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October 21, 2006

Identity management and Learning 2.0

Plasticflowerscropped_1 David Recordon of Verisign has uploaded his Enabling Digital Identity slides (PDF) for the 2006 DC PHP Conference to the OpenID Web site.  The slides are largely about OpenID, but there's some contextual information about the wider identity landscape which is very helpful - making the audio of David's presentation available as well would be even better (hint, hint!).

I realise that I've mentioned OpenID in a couple of recent posts, so it probably looks like I'm pushing it as a solution.  The truth is that I don't think I understand the issues well enough to really comment yet.  But I do think it is an interesting development - and it's interesting because it helps to highlight some aspects of the transition that the UK academic community is currently making in terms of access and identity management.

Think back 10 or 12 years or whatever it was.  The university community had a pressing need for single sign-on (in some shape or form) to the growing number of external information resources being made available on-line.  The chosen solution was Athens.  Now, I defy anyone to argue that Athens has not been hugely beneficial to the UK higher and further education community and beyond in the intervening years as an enabler of access to content.  And it remains so.  Yet it was a completely centralised solution.  At the time, there was probably no real architectural alternative for practical reasons.  As a community, the JISC took centralised responsibility for our access and identity management needs (at least as far as access to external bibliographic and related resources was concerned) and sub-contracted the delivery of a solution to Eduserv (or one of its previous incarnations) in the form of Athens.

Over the last few years we have seen the beginnings of a more distributed approach by enabling integration between Athens and institutional identity solutions (LDAP directories or whatever) in the form of AthensDA.  More fundamentally, we are now seeing concerted attempts to move UK educational communities to a federated access management approach, through the use of SAML-based technologies (Shibboleth) and the UK Access Management Federation for Education and Research.  In short, we are seeing a transition from centralised to federated, with UK academic institutions taking responsibility for the delivery of their member's public identities.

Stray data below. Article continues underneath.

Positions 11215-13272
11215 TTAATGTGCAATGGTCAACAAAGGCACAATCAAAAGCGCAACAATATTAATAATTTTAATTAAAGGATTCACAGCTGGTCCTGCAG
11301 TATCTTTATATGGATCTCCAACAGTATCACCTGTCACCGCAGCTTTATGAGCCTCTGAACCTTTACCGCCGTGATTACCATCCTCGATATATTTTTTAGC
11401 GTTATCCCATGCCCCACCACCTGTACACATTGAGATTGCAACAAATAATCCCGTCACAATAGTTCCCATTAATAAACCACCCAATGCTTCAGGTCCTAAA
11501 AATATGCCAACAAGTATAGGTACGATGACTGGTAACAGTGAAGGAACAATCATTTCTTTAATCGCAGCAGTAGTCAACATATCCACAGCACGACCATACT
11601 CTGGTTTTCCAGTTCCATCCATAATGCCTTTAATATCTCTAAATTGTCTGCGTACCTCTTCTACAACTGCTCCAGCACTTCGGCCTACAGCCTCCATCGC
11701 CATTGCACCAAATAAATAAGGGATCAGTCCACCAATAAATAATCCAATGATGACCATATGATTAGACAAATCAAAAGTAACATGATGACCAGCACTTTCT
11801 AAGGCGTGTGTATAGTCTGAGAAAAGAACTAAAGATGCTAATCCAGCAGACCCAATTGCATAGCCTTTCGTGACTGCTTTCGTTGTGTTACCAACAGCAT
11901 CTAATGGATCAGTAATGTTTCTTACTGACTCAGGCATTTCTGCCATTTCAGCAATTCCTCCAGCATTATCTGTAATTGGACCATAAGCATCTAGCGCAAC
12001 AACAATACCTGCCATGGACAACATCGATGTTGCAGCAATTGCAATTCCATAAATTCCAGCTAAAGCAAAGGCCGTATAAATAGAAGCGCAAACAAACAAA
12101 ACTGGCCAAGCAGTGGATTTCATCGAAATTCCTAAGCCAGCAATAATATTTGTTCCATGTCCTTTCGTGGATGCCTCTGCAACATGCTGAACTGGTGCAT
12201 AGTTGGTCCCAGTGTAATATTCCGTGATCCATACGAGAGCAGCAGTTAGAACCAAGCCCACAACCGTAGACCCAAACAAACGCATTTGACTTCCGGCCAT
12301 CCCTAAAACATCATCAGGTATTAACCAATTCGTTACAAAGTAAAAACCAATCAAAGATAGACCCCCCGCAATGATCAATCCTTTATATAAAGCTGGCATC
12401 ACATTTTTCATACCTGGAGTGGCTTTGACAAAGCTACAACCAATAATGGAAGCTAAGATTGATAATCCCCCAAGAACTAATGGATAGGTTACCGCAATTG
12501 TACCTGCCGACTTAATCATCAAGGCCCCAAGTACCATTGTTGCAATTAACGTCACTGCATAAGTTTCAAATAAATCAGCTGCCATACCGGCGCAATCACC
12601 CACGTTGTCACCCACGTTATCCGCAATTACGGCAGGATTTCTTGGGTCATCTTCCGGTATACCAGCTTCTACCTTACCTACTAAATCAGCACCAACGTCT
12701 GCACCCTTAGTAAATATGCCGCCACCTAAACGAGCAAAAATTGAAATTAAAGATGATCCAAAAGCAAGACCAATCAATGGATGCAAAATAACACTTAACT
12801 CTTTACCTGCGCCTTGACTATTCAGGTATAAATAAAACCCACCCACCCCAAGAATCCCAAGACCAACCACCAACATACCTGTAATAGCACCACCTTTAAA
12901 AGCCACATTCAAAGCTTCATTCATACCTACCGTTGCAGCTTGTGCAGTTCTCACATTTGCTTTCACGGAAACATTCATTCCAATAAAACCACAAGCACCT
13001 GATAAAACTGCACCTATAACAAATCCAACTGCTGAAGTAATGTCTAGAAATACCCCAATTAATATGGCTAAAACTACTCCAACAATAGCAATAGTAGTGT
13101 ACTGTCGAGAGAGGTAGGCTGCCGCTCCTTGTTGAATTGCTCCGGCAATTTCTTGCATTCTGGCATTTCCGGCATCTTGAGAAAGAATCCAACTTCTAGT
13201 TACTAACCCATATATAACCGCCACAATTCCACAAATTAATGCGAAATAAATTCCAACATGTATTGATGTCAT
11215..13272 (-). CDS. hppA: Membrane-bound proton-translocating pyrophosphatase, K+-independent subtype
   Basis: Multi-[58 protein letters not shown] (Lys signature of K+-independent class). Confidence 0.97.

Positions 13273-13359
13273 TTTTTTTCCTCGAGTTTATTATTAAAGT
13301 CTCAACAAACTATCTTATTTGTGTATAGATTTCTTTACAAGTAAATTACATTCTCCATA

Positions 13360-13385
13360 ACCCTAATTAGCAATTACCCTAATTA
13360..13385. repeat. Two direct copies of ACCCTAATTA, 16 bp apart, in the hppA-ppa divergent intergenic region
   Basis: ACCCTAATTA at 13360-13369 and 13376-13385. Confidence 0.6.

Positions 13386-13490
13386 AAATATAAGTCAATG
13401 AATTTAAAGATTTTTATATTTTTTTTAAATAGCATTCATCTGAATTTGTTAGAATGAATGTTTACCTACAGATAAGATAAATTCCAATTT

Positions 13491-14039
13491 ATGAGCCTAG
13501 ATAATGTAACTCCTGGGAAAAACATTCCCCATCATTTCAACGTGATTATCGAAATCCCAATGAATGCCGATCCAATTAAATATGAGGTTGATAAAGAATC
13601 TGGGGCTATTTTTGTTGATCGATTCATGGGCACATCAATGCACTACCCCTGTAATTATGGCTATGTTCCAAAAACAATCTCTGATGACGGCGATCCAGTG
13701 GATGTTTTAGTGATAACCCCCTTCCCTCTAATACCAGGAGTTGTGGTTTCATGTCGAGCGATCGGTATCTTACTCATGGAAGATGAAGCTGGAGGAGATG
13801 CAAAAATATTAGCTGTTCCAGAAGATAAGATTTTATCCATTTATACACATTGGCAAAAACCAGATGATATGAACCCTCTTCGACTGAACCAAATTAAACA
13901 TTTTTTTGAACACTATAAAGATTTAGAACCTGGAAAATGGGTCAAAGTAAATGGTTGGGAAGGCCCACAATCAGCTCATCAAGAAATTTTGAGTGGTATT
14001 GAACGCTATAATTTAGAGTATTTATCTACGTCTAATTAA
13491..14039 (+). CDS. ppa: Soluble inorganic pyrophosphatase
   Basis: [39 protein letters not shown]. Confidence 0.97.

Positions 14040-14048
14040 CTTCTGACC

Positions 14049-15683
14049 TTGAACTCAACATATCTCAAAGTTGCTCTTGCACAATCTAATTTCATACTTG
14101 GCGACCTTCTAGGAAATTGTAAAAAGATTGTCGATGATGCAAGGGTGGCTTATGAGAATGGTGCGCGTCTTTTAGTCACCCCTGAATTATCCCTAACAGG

But what of 5 or 10 years time?  Well, it seems to me that strategically the current federated situation is just a stepping stone on the road to a completely devolved identity landscape.  On-line identity will become an individual's responsibility and we will see a corresponding shift from a federated to an individualised approach.  Expecting students to turn up at a university in 10 years time and be told that they've got to use the identity provided by their institution will be as anachronistic as expecting today's students to turn up and use their institutional email account.  (OK, universities might still just about get away with mandating use of their email accounts - but surely not for much longer?).  Students (and staff) will expect (perhaps even demand?) to be able to use the same on-line identity that they use for everything else - the one they used at school and elsewhere before going to university and the one that they will use afterwards.  Academic institutions will be users of identity services, but they will not be identity providers.

This was brought home to me very clearly in the paper that Scott Wilson mentioned in his blog some time back.  It's a paper that looks at the notion of personal learning environments and is one that is well worth reading.  The paper considers the use of Web 2.0 social tools as a way of supporting learning in what has come to be known as Learning 2.0.  As I read that paper I couldn't help but ask myself, "How does Shibboleth help enable this kind of environment?".  I'm not sure that it does?

Image: Flowers in a gite in Pontivy, France (post-processed using something or other by Stan, my youngest son). [July 2006]


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» Identity Management and Learning 2.0 from Overdue Ideas
I think that you could argue (if you wanted to play Devil's Advocate, or are particularly partial to arguing) that Athens has actually been a bad thing in that it has been too effective, and actually held back investment in [Read More]

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Ive spoken on a number of occasions, in my role as a member of the LITA Top Tech Trends body, in my work with the University System of Maryland and Affiliated Institutions Library Consortium, and at CNI, about the need for libraries, particularl... [Read More]


Yeah, I'd love to do a recorded presentation though have never had the ability to do so. Maybe sometime in the future.


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